Sun
Share

Lahti, Lahti & O'Neill, P.C. Blog

Friday, January 16, 2015

Snow-Bird Issues

By Michael T. Lahti

Many clients for many reasons move to Florida.  Some typical reasons include better weather, better taxes, and better asset protection.  We provide counsel to our clients on the right way to do this.  Some clients inquire about having one spouse reside “north,” while the other resides in Florida.  I have always preached caution when clients want to do this, and a recent Rhode Island administrative hearing decision shows why.

First a little background.  Part of Rhode Island’s applicable statute, Gen. Laws 1956, § 44-30-5, defines a residence in Rhode Island as:

(a) Resident individual. A resident individual means an individual:

  1. Who is domiciled in this state. In determining the domicile of an individual, the geographic location of professional advisors selected by an individual, including without limitation advisors who render medical, financial, legal, insurance, fiduciary or investment services, as well as charitable contributions to Rhode Island organizations, shall not be taken into consideration.
  2. Who is not domiciled in this state but maintains a permanent place of abode in this state and is in this state for an aggregate of more than one hundred eighty-three (183) days of the taxable year, unless the individual is in the armed forces of the United States.

(b) Nonresident individual. A nonresident individual means an individual who is not a resident.

So this statute creates a “two-pronged” test.  The second prong contained in § 44-30-5(a)(2) is actually quite straightforward, and is satisfied simply by not residing in Rhode Island more than 183 days of the taxable year.  The first prong, “domiciled,” on the other hand is much more subjective and is frequently hammered out when things go wrong.  (The issue of “domicile” was what the leading case in Rhode Island, the DeBlois case, fleshed out.)  

The DeBlois case set out many of the facts that the state looks at to determine where one is “domiciled.”  (Under old common law domicile is established simply by having a place of abode and an actual, permanent intent to live there. Because this is too simplistic, the state looks to the facts to make the determination.  Our firm’s 20 point list is a very comprehensive listing of the facts looked at.)

A recent Rhode Island tax administrative hearing (2004 WL 3078823 (R.I.Div.Tax.), dusted off these issues and discussed them directly, while discussing the situation where one spouse resides in Rhode Island, and the other does not.  Here the taxpayer in question satisfied the second prong (183 days) easily, but failed the first prong (“domicile” test) and was determined to be a Rhode Island resident for income tax purposes.  In a nutshell, the hearing officer looked at the facts (the same facts are on our firm’s handout).  The taxpayer’s facts were not as persuasive as the taxpayer in DeBlois.  Particularly on point is the following quote from the hearing:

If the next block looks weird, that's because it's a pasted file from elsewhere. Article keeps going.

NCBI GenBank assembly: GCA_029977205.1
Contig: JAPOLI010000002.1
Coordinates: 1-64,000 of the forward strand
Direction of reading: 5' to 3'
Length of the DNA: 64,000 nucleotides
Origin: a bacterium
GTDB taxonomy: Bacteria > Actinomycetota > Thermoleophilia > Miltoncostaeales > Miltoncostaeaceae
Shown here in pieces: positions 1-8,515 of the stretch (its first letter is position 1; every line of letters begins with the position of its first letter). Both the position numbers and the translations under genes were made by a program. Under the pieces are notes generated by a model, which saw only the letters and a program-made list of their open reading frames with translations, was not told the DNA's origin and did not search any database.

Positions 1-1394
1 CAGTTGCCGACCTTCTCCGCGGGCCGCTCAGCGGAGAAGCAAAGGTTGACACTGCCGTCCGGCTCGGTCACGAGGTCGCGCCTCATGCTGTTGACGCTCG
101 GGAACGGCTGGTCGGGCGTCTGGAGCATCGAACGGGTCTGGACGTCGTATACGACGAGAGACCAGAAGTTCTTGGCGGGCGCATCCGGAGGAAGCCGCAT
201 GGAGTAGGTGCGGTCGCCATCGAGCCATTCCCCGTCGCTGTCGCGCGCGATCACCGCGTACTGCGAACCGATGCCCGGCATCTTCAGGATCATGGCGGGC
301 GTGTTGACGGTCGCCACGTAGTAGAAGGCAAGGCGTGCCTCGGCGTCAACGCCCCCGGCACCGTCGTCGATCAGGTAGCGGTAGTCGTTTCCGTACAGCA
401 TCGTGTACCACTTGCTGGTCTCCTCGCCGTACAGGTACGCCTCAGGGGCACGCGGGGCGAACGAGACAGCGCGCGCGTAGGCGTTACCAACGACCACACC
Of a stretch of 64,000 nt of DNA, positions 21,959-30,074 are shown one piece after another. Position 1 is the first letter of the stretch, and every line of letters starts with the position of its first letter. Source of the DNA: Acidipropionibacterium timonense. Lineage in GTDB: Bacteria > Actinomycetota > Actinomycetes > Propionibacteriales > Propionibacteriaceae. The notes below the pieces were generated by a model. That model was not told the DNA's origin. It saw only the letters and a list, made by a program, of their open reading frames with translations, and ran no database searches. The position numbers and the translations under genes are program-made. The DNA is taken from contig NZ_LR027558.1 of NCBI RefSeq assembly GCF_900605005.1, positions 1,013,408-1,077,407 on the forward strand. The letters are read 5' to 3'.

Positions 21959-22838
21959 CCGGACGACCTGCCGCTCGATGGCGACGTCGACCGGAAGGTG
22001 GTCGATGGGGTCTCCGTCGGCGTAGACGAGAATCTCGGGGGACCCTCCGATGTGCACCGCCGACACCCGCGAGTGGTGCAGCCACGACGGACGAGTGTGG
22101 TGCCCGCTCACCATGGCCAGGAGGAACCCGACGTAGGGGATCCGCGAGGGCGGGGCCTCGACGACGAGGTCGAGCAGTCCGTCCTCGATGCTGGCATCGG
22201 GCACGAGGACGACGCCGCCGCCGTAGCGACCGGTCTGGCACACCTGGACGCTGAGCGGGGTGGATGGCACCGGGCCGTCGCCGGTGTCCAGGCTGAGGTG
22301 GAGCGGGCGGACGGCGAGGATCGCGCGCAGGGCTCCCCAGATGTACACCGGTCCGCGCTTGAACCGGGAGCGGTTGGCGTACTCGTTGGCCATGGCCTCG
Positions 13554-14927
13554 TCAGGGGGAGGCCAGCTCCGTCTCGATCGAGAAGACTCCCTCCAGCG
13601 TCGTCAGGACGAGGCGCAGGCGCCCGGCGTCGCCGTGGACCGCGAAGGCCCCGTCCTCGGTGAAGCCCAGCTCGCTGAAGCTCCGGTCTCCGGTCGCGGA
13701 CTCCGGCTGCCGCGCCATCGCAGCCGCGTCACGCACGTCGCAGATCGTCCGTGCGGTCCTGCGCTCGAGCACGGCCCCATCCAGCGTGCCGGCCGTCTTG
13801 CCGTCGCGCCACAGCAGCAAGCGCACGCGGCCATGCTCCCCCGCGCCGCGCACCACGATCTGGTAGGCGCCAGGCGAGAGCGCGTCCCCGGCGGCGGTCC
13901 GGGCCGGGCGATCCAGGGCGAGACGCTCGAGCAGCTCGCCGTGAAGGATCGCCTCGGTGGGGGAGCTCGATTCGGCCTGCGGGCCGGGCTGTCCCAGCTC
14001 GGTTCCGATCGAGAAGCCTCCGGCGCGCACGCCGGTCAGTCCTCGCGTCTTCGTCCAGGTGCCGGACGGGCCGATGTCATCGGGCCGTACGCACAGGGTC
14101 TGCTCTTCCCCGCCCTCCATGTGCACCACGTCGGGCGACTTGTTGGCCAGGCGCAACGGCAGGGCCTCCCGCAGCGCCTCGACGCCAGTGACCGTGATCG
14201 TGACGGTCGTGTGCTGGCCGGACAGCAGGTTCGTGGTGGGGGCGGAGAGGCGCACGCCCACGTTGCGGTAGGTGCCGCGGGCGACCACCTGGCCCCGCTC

• "What really bothers me is that when half of an intact married couple (the earning half) claims to be a Florida domiciliary, a red flag has to go up. Any domiciled Rhode Island married couple with a condo in Florida can take a few steps to create the fiction that one half of the domicile has changed and use DeBloisSupra as their basis. But DeBlois focused on the joint actions of a retired Rhode Island couple. Over that particular audit period, their actions manifested a clear intent to create a new home. There is no such clear indication here. Some of the language in the decision would make us think that “intent” is the only necessary factor. The “prerequisites” mentioned in the case are more than perfunctory actions. They are a comprehensive determined and clear set of actions which point to only one conclusion."

So for couples establishing domicile out of Rhode Island, be aware that it is possible to have one spouse domiciled in Rhode Island and one in Florida; but also understand that this raises red flags with the Division, and that domicile must be established independently of the 183 day test.

To discuss any aspect of Estate Planning or Elder Law with an attorney, licensed in Rhode Island, Massachusetts or Florida, call (401) 331-0808, or email your question to info@llo-law.com.


Archived Posts

2017
2016
2015
2014


Serving residents of Rhode Island and the Massachusetts Counties of Barnstable, Plymouth, Bristol, Norfolk, Suffolk and Middlesex.



© 2019 Fletcher Tilton PC | Disclaimer
1 Richmond Square, Suite 303N, Providence, RI 02906
| Phone: 401-331-0808
651 Orchard Street, Suite 107, New Bedford, MA 02744
| Phone: 508-992-8677
266 Main Street, Olde Medfield Square, Bldg. 3, Suite 39, Medfield, MA 02052
| Phone: 508-459-8000
1597 Falmouth Road, Centerville, MA 02632
| Phone: 508-815-2500

Asset Protection | Business Succession Planning | Elder Law/Medicaid Planning Overview | Elder Law | Estate Planning | Estate Planning for High Net Worth Individuals | Estate Planning for Non-Traditional Families | Family Limited Partnerships | Guardianships | Medicaid Planning | Nursing Home Planning | Planning for Incapacity | Probate & Estate Administration | Retirement Planning | Special Needs Planning | Tax Law | Veterans Benefits | Wills & Trusts | Estate Planning for High Net Worth Individuals | Guardianships | Estate Planning for Non-Traditional Families | Estate Planning for High Net Worth Individuals | Estate Planning for High Net Worth Individuals | | Testimonials | Client Forms | Seminars | About Us

Attorney Web Design by
Zola Creative